Walter Laqueur was born in Breslau in 1921 and now lives in Washington DC and London. He was founding editor of The Journal of Contemporary History and Survey, and between 1965 and 1995 director of the Wiener Library. Walter has taught 19th and 20th century European history at Brandeis, Chicago, Georgetown, Harvard, Johns Hopkins and Tel Aviv universities. His books include The Last Days of Europe, Fascism: Past, Present, Future, A History of Zionism, and Thursday's Child Has Far to Go: A Memoir. Here he remembers first reading Ignazio Silone's Fontamara.
Walter Laqueur on Fontamara by Ignazio Silone
When I was 16, a friend of mine belonging to an underground left-wing group passed a book on to me with the request to return it within a day or two. It was in German, written by an Italian author of whom I had not heard, the year was 1937, the place Nazi Germany. It was a novel, not very long, and I finished reading it that very evening. I was an avid reader but my literary sophistication was quite limited at the time. And yet I understood that this was a great, a powerful work, and I was more impressed by it than by any anti-fascist book I read before or after. It was the story of the inhabitants ('cafoni') of a small village in the Abruzzi named Fontamara, desperately poor, in danger of losing their livelihood altogether because the big landowners were about to deprive them of their water supply. They try to resist, but the authorities - the fascist police - crush their resistance, some are killed, others have to escape. It was very different from the revolutionary literature I had read by that time, rather depressing, neither Marx nor Lenin were mentioned, even not Mussolini, no promise that 'we shall overcome', no false phrases; but I instinctively realized that it was great literature. It became a classic and I felt a little proud to have discovered it for myself.
In the years after, I heard a great deal about Ignazio Silone (Secondino Tranquilli): that he had been a founder, with Gramsci, of the Italian Communist party, that he had been expelled in 1930 as a right-wing deviationist. Fontamara had been highly praised by Trotsky and it had even been published in the Soviet Union despite the fact that Silone was by then considered a renegade. It had appeared in English with a preface by Michael Foot. I read Silone's later books but they did not have the same impact; perhaps it was the strong religious element which bothered me. He returned to Italy in 1945 and was active for a short time in one of the two Socialist parties (the one headed by Giuseppe Saragat), but his heart was not in politics and he concentrated on his writing in the years after that.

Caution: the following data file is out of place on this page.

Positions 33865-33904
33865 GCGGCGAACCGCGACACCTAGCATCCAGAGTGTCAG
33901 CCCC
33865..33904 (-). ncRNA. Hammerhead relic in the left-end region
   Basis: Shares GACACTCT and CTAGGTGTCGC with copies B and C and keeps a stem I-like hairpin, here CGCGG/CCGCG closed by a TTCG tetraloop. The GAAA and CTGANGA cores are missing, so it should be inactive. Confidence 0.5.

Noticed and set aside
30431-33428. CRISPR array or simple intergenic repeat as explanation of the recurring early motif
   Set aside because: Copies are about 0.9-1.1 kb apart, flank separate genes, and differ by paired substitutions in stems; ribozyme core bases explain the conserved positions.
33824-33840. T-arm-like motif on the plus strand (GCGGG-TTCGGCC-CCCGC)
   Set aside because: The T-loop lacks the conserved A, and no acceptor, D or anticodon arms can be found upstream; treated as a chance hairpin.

I had dinner with Silone in Rome in 1970, and it was not a success. He seemed depressed and hardly talked. I later heard that he had been treated by Jung or one of his disciples when he was in exile in Switzerland in the 1930s. He also suffered from tuberculosis.
Silone died in 1978. Twenty years later two Italian historians published an article (later a book) according to which they had found documents in the archives proving that he had been an informer for the fascist political police. At first there was great resistance to accepting this; he had enemies among the literary intelligentsia, many of whom had become Communist fellow-travellers after 1945, having been fascist sympathisers earlier on. But the documentation left no doubt that Silone had indeed been in touch with Guido Bellone, one of the chiefs of the political police up to 1929 when he left the party. Exactly what kind of information Silone had passed on has remained a matter of contention to this day: there is by now a whole literature on the subject. If he had been a fascist agent, how to explain that his handlers had permitted him to leave the party at a time when they needed information most? In the 1920s his younger brother, also a Communist, had been arrested and had died a few years later in prison. Again, as an important agent he should have been able to help his brother who was very close to him.
There were and are many unsolved questions. Silone, it appears from studying all the material available now, had never been a fascist. At the age of 19 he had been befriended by Bellone, years before Mussolini came to power. Bellone was engaged at the time in the administration of government aid to the Abruzzi which had been devastated in an earthquake in 1915. Silone's father died when Ignazio was 11, and his mother was killed in the earthquake. Bellone seems to have become something like a father figure to the young Silone.
This seems to me the most likely explanation, but there are no certainties. In any event, it seems to have been a case of psychological-political schizophrenia, of which Silone must have been aware; he felt a terrible guilt all his life and I doubt he found consolation and absolution in Jung or the Catholic church.
My friend who had lent me the book emigrated to Latin America and became a major cultural figure in his new home. His picture appears on one of the stamps of the Bolivian mail.